Compliance

Military-Member Employees Sue FedEx Over Pension Contributions

The lawsuit claims FedEx did not properly calculate pension benefits and contributions as required by the Uniformed Services Employment and Reemployment Rights Act (USERRA).

By Rebecca Moore editors@assetinternational.com | May 19, 2017

Two employees have filed a proposed class action lawsuit under the Uniformed Services Employment and Reemployment Rights Act (USERRA) on behalf of a class of current and former employees of Federal Express Corporation (FedEx) who did not receive the full pension and retirement contributions mandated by USERRA for the periods in which the FedEx employees took leave from FedEx to serve in the United States Armed Forces.

According to the lawsuit, because thousands of service members employed by FedEx regularly work hours and receive compensation that are not fixed, their compensation has been “not reasonably certain.” Under USERRA, contributions for employees’ whose compensation is “not reasonably certain” for periods of qualified military service must be calculated using a formula that measures each employee’s own average rate of compensation during the 12-month period immediately prior to the period of qualified military service. This formula is commonly called a “12-month look-back” rule.

The lawsuit claims that since 2002 FedEx and the pension plan defendants have applied a policy for making pension and retirement contributions for periods of qualified military service that did not comply with USERRA, because they did not apply the 12-month look-back formula that USERRA requires. Instead, FedEx has applied a formula that is not a true 12-month look-back to determine the pension and retirement contributions and credits of employees whose compensation is not reasonably certain.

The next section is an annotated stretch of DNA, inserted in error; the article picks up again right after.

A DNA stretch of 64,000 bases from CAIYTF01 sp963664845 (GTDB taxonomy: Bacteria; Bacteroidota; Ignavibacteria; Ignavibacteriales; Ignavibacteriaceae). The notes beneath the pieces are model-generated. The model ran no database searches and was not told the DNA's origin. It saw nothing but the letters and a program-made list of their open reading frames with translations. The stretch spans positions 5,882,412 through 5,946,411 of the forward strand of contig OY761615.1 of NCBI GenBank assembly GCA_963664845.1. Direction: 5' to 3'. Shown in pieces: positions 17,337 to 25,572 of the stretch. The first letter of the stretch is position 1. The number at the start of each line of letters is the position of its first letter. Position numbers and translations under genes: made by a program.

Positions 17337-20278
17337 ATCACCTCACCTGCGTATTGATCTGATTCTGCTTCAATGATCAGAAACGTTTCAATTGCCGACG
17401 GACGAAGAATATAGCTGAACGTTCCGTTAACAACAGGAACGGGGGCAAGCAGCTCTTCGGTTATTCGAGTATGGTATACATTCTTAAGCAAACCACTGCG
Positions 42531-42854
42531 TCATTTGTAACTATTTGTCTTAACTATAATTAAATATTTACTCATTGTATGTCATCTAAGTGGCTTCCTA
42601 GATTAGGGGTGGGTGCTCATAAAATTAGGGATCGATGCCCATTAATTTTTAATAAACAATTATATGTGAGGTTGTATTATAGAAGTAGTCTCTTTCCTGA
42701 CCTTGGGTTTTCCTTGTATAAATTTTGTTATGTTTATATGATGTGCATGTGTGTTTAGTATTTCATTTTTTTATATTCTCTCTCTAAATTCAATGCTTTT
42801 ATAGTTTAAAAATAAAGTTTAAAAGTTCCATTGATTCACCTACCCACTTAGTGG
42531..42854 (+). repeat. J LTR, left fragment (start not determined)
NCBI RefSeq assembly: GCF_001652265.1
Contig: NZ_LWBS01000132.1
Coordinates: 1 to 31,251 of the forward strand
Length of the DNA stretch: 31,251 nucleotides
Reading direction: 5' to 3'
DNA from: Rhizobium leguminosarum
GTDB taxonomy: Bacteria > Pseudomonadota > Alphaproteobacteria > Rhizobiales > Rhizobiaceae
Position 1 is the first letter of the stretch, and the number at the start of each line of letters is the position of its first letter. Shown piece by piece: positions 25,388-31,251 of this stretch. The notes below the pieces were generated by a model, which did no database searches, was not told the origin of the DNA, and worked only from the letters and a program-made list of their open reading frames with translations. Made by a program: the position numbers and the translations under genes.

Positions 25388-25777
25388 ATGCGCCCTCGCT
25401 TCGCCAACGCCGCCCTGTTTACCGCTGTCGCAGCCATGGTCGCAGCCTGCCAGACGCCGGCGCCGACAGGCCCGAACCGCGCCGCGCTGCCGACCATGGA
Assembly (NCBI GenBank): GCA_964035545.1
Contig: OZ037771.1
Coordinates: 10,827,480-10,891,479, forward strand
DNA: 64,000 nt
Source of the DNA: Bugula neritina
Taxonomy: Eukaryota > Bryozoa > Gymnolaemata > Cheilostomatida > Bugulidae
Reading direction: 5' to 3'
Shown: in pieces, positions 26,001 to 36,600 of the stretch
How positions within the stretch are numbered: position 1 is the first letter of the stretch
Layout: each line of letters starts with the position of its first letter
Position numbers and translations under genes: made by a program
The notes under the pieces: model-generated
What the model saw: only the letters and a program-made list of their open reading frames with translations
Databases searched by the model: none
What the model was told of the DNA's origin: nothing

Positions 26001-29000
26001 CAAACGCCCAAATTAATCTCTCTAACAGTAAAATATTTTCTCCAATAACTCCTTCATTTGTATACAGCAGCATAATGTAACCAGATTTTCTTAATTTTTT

FedEx’s formula multiplies the average rate of pay during the 12-month period before a period of military service by the number of hours the FedEx employee would have worked without taking into account overtime or other factors that would increase the number of hours the FedEx employee works. “For FedEx employees like [the plaintiffs] whose compensation is not reasonably certain because they often work more than 40 hours in a week and receive overtime compensation, FedEx’s compensation formula always—or nearly always—causes the employees to receive lower amounts of USERRA pension and retirement contributions and credits than the amounts that are required under USERRA’s 12-month look back rule for their periods of qualified military service,” the lawsuit states.

The plaintiffs request that the court declare that FedEx’s policy with respect to the formula by which the pension and retirement contributions or credits related to employees’ qualified military service were calculated by FedEx and the its two retirement plans violated the rights of [employees and former employees] under USERRA, and order that FedEx and the plans re-calculate pension and retirement benefits consistent with USERRA. In addition, the suit asks that FedEx fully compensate employees for the loss of benefits due to its violation of USERRA, among other things.